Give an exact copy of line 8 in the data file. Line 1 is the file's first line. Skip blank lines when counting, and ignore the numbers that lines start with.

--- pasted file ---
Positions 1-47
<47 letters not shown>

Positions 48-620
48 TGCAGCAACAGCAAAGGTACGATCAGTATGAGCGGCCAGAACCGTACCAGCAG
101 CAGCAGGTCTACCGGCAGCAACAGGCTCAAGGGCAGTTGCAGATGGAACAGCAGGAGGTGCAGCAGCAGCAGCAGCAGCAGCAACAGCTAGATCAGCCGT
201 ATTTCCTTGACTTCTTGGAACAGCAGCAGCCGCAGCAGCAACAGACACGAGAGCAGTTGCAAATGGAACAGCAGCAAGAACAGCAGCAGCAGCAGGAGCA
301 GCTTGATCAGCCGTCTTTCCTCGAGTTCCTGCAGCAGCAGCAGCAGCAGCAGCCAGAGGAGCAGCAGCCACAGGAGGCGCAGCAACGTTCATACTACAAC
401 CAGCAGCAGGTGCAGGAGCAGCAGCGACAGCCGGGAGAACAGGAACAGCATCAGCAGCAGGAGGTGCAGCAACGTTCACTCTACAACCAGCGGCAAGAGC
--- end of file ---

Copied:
401 CAGCAGCAGGTGCAGGAGCAGCAGCGACAGCCGGGAGAACAGGAACAGCATCAGCAGCAGGAGGTGCAGCAACGTTCACTCTACAACCAGCGGCAAGAGC